European Commission Plans for All-Out War Against Sharing
The European Commission just launched a new consultation on its disastrously dogmatic report on IPRED, a directive on the enforcement of intellectual property rights, adopted by the EU in 2004. The report -- whose logic is similar to ACTA -- is based on an analysis of the application of IPRED. It calls for the massive filtering of the Internet to tackle file-sharing: according to the Commission, Internet Service Providers (ISPs) should "cooperate" in the war against sharing to avoid the threat of litigation.
After the negotiations of ACTA, the Gallo Report adopted by the EU Parliament last September and the upcoming revival of the directive on the criminal enforcement of "intellectual property rights" (IPRED 2), this new report on IPRED is one more sign of the collusion between EU policy-makers and the copyright lobby. Clearly, the Commission is engaging in a major effort to toughen up copyright enforcement policies in the digital environment.
Why you should answer the consultation
Citizens and NGOs have until March 31st, 2011 to sent a submission to answer the consultation. Given the repressive stance of the Commission's report, the participation of all is needed to denounce the absurdity and dangerousness of the measures pushed forward by the Commission. The copyright lobby have clearly influenced the content of this document, and policy-makers must be reminded that fundamental rights and the wider public interest must come first.
You can participate in the analysis by commenting both texts on co-ment: the IPRED report and the analysis of the application of IPRED. Warning: the analysis of the application of IPRED is only a "document of the Commission services" (it was not formally adopted by the Commission), but it contains many revealing extremist interpretations or suggestions. It is equally important to analyze it.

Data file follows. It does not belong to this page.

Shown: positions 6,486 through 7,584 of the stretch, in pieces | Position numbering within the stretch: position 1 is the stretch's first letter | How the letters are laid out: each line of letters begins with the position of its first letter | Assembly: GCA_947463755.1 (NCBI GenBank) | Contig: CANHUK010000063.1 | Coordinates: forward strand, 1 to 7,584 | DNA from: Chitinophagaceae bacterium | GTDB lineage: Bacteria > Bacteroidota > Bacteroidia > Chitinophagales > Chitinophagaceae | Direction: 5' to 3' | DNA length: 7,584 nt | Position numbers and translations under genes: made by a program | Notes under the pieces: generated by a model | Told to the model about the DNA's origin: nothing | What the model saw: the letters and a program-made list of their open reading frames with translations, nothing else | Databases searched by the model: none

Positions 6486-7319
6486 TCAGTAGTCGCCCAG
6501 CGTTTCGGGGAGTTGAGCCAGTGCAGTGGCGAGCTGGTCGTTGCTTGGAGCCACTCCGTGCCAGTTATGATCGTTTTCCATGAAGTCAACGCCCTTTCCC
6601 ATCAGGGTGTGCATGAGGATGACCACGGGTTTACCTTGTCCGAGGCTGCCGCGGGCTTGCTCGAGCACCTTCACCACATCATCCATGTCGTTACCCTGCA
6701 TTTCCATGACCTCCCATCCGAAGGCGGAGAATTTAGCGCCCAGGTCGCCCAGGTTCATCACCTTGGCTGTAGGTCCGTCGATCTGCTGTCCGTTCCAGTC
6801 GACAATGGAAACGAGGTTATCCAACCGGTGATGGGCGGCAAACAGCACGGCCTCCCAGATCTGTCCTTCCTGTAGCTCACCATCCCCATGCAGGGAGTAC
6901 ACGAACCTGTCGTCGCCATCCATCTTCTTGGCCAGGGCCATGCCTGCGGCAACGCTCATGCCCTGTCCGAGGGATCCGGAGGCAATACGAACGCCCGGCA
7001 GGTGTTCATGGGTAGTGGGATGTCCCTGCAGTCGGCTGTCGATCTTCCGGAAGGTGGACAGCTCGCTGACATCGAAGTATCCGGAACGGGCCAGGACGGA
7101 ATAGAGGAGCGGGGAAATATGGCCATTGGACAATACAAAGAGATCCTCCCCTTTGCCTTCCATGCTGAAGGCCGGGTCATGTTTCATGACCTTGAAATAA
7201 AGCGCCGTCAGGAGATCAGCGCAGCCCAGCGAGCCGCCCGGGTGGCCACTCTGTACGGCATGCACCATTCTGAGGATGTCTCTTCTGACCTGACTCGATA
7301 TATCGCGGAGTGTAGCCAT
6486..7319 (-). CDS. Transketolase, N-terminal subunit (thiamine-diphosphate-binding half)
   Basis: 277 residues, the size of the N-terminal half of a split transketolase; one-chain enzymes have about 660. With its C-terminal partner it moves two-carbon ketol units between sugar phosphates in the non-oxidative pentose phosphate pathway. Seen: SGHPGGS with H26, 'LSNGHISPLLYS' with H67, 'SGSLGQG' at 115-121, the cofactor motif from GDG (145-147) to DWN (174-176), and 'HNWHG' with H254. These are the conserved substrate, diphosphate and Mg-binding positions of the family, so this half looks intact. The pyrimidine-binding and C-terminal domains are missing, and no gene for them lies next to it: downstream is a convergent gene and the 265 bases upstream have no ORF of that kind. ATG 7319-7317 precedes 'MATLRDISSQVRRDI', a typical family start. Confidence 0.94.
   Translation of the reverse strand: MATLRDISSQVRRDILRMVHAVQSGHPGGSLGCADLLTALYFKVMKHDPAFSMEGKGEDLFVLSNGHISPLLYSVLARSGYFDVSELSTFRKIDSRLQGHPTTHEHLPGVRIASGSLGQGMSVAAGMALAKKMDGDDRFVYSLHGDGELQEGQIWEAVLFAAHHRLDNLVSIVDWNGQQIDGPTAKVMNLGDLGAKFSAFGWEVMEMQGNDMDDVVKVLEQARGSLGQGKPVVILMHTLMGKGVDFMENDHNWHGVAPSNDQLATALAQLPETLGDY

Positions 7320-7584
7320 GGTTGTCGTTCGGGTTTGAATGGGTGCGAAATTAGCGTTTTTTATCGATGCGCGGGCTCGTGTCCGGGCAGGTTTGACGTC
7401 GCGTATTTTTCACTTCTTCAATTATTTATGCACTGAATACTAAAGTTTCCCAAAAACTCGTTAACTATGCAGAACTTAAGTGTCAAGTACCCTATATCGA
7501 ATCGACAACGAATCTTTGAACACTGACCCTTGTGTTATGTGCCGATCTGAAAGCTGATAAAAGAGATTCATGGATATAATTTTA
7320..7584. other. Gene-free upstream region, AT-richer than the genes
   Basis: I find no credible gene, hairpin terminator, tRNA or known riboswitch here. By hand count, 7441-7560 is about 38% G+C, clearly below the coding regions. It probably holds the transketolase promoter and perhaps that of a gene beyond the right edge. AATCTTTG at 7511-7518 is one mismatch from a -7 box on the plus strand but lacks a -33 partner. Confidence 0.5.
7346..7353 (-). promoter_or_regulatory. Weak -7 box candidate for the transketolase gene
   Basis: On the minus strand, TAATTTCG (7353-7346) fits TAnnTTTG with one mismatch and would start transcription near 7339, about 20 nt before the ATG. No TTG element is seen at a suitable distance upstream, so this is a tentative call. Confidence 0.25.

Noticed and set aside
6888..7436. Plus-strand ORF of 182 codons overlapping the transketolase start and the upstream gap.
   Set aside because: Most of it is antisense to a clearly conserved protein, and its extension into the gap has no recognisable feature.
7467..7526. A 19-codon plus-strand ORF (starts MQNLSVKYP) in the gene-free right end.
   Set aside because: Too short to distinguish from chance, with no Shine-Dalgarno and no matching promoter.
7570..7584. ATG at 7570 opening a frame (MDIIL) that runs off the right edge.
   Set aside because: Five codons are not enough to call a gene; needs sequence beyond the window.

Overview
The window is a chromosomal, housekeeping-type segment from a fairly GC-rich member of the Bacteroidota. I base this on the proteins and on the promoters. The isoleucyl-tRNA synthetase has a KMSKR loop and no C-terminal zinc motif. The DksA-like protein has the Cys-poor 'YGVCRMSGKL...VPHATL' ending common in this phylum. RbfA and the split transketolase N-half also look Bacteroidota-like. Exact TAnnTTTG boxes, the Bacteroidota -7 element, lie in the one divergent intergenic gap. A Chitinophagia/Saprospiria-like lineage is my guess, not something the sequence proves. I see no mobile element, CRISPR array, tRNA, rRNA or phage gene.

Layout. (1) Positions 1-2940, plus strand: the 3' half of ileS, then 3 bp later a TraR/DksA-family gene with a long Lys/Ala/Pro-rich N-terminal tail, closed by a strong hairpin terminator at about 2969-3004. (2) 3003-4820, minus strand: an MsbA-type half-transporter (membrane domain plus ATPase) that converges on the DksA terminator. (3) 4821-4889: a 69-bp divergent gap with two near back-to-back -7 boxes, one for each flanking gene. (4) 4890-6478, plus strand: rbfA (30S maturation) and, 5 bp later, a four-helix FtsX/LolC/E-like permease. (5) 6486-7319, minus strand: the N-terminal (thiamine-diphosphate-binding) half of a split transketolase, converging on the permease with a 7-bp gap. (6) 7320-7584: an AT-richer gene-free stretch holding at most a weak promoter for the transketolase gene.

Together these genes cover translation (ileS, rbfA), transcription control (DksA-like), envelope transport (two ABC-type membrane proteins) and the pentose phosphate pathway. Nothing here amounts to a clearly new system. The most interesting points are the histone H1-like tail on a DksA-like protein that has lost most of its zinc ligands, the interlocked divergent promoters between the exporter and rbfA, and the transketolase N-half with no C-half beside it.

How to draft your submission?
It's up totally to you:
- You can address the issues of your choice, as you are of course not required to answer all the points raised by the report.
- You can write in the language which you feel most comfortable with. Any language spoken in the European Union is acceptable.
- There is no requirement regarding the length of the document.
In a Nutshell: What is Wrong With the Report?
The report unfortunately:
- amalgamates a vague notion of "online IPR infringements" (including non-commercial ones) with physical goods counterfeiting (that poses real threat to consumers health and safety);
- calls for more repression in the name of dogmatic vision of the alleged prejudice caused by file-sharing, when many studies show that industry figures were all inflated, that positive impact of filesharing should be considered and prove that the prejudice is minimal or null. The report calls for a new criminal enforcement directive (IPRED2) and fails to make a balanced evaluation of the IPRED directive.
- calls for non-legislative measures to combat file-sharing. Such "non-legislative measures", also called "voluntary agreements" had also described in a communication by the European Commission on "IPR enforcement" (dated Sept.11th 2009). They would amount to contractual sanctions against individuals doing not-for-profit file-sharing decided by rights-holders and cooperative ISPs: restrictions of access, targeted filtering, bandwidth cap, etc... This is literally an open door to private copyright police and justice.